Business Ideas


Solve a problem/provide goods or services that meet people’s needs. Seek expert input. Get a business license and tax ID.

• For best results, continue to study business, computers, spelling, grammar, math, speaking, marketing, business law—and the industries that interest you.
• Never sell something that isn’t yours unless you have permission from the owners to do so (even art and ideas).
• As your business grows, hire a team of hardworking people (especially those with skills you don’t possess).
• Always plan your work; write specific goals and steps! Be flexible and creative. Make house calls. Work. Do your best. Be helpful—even if there seems to be no reward. Find partners with integrity. Budget your time and money. Keep your word. Be positive. Make decisions based on the best facts available (know your industry!). Constantly improve. Take care of your health. Be honest. Be Kind.

Build web sites, sell products or services online, review/rate organizations, clean homes/offices, build things/buildings, promote other people’s products/services, connect like-minded people (create an association/newsletter/conference), invent a life-simplifying product, create an app that tracks spending or caloric intake or gives other information, repair electronics/ appliances/vehicles/furniture, transport people/things, teach other people to do something that you have done.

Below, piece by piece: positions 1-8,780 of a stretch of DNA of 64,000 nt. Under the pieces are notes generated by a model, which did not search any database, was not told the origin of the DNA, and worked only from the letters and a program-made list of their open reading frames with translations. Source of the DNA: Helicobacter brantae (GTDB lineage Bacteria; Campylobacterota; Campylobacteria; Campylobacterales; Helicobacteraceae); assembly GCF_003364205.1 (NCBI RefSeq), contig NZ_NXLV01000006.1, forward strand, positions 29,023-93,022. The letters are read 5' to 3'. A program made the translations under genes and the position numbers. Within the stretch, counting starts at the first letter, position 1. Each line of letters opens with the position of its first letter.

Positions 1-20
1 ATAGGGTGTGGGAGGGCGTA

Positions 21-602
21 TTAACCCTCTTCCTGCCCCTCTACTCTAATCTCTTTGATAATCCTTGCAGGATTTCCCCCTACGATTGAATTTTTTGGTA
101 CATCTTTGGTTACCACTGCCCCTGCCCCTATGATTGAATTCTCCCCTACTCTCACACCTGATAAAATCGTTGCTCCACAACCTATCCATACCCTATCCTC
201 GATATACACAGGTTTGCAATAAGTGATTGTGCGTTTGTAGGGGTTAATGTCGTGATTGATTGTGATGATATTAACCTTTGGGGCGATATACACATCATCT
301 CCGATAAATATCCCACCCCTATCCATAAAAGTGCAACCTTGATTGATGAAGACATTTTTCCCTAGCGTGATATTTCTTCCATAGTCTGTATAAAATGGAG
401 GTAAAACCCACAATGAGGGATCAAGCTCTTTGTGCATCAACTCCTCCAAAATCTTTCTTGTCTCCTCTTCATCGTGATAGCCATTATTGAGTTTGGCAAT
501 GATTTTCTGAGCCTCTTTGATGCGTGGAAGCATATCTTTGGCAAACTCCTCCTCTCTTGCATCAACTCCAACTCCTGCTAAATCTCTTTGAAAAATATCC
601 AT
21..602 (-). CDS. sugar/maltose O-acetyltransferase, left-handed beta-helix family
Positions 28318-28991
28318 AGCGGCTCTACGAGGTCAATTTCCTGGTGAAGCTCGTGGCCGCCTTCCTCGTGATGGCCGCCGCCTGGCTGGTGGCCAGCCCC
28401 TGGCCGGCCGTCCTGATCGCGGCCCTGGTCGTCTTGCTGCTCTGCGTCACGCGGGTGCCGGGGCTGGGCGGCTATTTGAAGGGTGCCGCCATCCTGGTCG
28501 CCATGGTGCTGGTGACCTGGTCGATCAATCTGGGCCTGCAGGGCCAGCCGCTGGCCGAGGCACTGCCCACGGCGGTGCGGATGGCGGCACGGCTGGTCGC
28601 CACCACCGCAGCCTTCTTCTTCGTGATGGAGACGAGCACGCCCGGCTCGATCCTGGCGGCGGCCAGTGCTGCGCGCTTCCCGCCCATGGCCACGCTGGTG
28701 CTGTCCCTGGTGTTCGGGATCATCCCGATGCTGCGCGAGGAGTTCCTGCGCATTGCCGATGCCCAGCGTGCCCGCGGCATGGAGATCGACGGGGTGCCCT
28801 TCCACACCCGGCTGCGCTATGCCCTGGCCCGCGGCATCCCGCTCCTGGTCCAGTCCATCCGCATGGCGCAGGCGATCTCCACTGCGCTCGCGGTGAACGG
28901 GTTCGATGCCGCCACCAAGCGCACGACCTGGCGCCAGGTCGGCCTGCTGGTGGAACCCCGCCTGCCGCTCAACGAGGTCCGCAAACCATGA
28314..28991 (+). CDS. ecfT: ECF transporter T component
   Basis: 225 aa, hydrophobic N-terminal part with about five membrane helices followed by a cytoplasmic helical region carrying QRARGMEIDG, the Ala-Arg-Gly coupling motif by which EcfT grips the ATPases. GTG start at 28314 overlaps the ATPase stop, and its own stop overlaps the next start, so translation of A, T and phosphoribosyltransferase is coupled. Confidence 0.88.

The best place to find customers is among people you know. Even if your product or service is for a specialized audience (e.g., science teachers), your friends and family likely can refer you to people in that niche. Of course, organizations (the National Science Teachers Association, for example) are a logical first resource for reaching your target market. Find such groups online, on social media, and in your community.

Still, don’t neglect to inquire in your home/neighborhood circles! Make a list of everyone you know—leave no one out. Include any contact information you have on them. Email or call them and ask whether they know a science teacher (or whatever your target audience is) you could reach out to. In explaining your product or service, you may find that friends and family have interest as well.

TIP: Be sure you can trust the people you work for and with. Signed agreements can help you avoid some conflicts.

When life gives you lemons, apply for a food service license and a sales tax license and make lemonade. - Will Spencer

Small business startup checklist coming soon!

On the value of work (The Bridge of the Golden Wood): "This is an educational book for children to learn about values, finance and responsibility. It provides not only a story, but also exercises and examples at the end, which relate to the activities the boy encounters in the book. My favorite thing about this book is that it is a teaching book and leaves the reader with an interactive component. The illustrations were beautiful. … I believe children will learn from it and enjoy it. I recommend this book.” - Teresa Beasley, A&RBC Reviews Get the books.

More kids career/business books